Like many of Boyle’s nutshell accounts, this one is on-the-nose and archly overwritten. Sara, you infer from his description, has accepted far-right dogma hook, line, and sinker; she feels aggrieved toward the state and has refused to recognize any benefits it may confer on a “sovereign citizen.” Sara’s twisted demons seem to parachute into the story from nowhere, though the mechanisms of their reinforcement are crucial to the storytelling. The source of her petulant isolation is opaque, like that of the American exceptionalism to which it seems related. Presently, the police pull Sara over, arrest, and jail her after she refuses to provide documentation and her dog Kutya attacks them. They stick Kutya in the pound. After a friend bails her out, Sara picks up the Stensens’ son Adam hitch-hiking. Although he does not appear until a quarter-way through the novel, Adam Stensen is the novel’s central character: a warped embodiment of the rugged individualist. He and Sara, though she is perhaps a decade older, bond over great sex, booze (he has a taste for 151-proof rum), and springing Kutya from the pound.
Boyle is in the habit of taking real events and imagining their deep context. The Women (2009), for instance, explored the serial monogamy of Frank Lloyd Wright. The Harder They Come is conjured from two unrelated news stories — one involving an elderly vacationer attacked in Central America, the other a mentally ill lone-wolf gunman who killed two strangers in Northern California and spurred a massive manhunt. The opening chapter on Sten’s fatal confrontation with the Costa Rican thug is a brilliantly nuanced set piece on the uneasy virtue of American impatience and imperiousness (Harper’s ran the chapter as a short story entitled “The Slant of the Sun”), which with the subsequent three chapters becomes a veritable novella on the distortion of those qualities into cruel, reactionary xenophobia. The novel consists of 13 multi-chapter parts, each one of which could stand nicely on its own.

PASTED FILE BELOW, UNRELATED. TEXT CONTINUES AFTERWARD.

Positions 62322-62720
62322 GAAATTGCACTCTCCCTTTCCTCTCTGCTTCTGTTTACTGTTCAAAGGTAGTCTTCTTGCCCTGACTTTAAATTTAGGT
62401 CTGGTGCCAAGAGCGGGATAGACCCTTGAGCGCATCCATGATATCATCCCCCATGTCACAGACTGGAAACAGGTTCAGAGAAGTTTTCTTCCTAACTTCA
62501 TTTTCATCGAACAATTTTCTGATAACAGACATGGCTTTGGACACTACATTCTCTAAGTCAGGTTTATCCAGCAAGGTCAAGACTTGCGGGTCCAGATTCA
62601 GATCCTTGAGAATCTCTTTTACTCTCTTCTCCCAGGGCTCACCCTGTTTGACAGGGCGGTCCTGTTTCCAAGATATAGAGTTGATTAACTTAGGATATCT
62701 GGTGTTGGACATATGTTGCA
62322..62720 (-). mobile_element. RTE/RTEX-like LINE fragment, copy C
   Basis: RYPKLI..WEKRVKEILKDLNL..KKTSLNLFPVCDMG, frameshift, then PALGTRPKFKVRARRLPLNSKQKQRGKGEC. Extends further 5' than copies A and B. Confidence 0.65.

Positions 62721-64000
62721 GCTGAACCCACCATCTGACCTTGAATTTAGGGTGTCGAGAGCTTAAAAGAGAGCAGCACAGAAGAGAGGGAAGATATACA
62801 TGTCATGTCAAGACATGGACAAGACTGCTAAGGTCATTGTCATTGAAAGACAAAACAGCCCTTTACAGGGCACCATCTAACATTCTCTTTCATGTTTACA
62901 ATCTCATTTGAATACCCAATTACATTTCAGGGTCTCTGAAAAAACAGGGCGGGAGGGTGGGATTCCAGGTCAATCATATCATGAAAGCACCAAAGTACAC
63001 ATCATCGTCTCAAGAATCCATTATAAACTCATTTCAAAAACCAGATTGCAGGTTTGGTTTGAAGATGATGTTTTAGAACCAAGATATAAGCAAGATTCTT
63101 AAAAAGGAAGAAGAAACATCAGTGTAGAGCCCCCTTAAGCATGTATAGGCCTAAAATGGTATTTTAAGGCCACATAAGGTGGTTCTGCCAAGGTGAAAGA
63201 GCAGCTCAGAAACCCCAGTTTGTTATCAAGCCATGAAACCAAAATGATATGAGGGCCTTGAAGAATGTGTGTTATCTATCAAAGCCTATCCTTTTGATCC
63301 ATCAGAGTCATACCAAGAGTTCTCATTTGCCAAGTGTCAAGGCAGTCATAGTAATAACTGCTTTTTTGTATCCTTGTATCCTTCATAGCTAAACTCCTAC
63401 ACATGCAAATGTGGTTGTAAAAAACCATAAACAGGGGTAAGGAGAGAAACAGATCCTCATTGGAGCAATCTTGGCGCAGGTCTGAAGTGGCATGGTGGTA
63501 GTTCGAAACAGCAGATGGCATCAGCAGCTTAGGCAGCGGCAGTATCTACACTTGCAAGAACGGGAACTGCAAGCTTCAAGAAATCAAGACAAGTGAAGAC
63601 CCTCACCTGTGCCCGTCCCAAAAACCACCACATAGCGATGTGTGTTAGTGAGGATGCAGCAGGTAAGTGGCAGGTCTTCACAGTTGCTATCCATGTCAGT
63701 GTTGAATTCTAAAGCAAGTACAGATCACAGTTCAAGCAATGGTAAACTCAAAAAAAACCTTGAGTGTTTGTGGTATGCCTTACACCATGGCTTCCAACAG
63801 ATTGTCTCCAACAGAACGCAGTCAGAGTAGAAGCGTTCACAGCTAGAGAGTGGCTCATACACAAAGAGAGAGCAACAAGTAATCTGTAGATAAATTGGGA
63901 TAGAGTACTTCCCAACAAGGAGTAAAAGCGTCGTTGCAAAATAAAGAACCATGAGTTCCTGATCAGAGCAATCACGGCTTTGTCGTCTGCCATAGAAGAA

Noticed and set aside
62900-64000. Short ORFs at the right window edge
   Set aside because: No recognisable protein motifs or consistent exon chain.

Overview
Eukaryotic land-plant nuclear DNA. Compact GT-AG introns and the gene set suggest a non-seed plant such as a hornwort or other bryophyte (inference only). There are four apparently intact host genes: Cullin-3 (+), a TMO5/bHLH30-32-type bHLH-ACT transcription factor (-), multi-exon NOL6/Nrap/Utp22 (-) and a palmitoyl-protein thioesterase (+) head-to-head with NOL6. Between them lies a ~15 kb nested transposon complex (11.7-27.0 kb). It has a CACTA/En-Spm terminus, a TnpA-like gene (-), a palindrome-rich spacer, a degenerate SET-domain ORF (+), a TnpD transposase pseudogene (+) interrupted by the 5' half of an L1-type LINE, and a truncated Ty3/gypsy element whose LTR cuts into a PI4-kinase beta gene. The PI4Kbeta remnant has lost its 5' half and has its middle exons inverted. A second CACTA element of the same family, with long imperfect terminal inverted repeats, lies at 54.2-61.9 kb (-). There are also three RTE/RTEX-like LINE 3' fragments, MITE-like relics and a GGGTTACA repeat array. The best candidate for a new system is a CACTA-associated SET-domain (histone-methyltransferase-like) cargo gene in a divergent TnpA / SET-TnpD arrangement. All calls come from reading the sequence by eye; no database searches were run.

Boyle is drawn to big American social issues like immigration, which he covered in The Tortilla Curtain (1995), and the environment, plumbed in A Friend of the Earth (2000) and When the Killing’s Done (2011). Self-sufficiency also preoccupies him, especially in Drop City (2003), his send-up of communitarianism and survivalism, and in San Miguel (2012), his multi-generational novel about self-imposed isolation. These issues figure in the new novel, too. Adam consecrates his far-right views and affection for firearms through the myth of John Colter, which Boyle intermittently — sometimes clunkily — unspools. Colter was a fiercely independent member of the Lewis and Clark expedition, a man whose guile and guts famously enabled him to evade the Blackfeet’s effort to chase him down and skin him alive. From the outset of their relationship, Adam insists that Sara call him “Colter,” which to Adam’s mind enshrines his own defiance.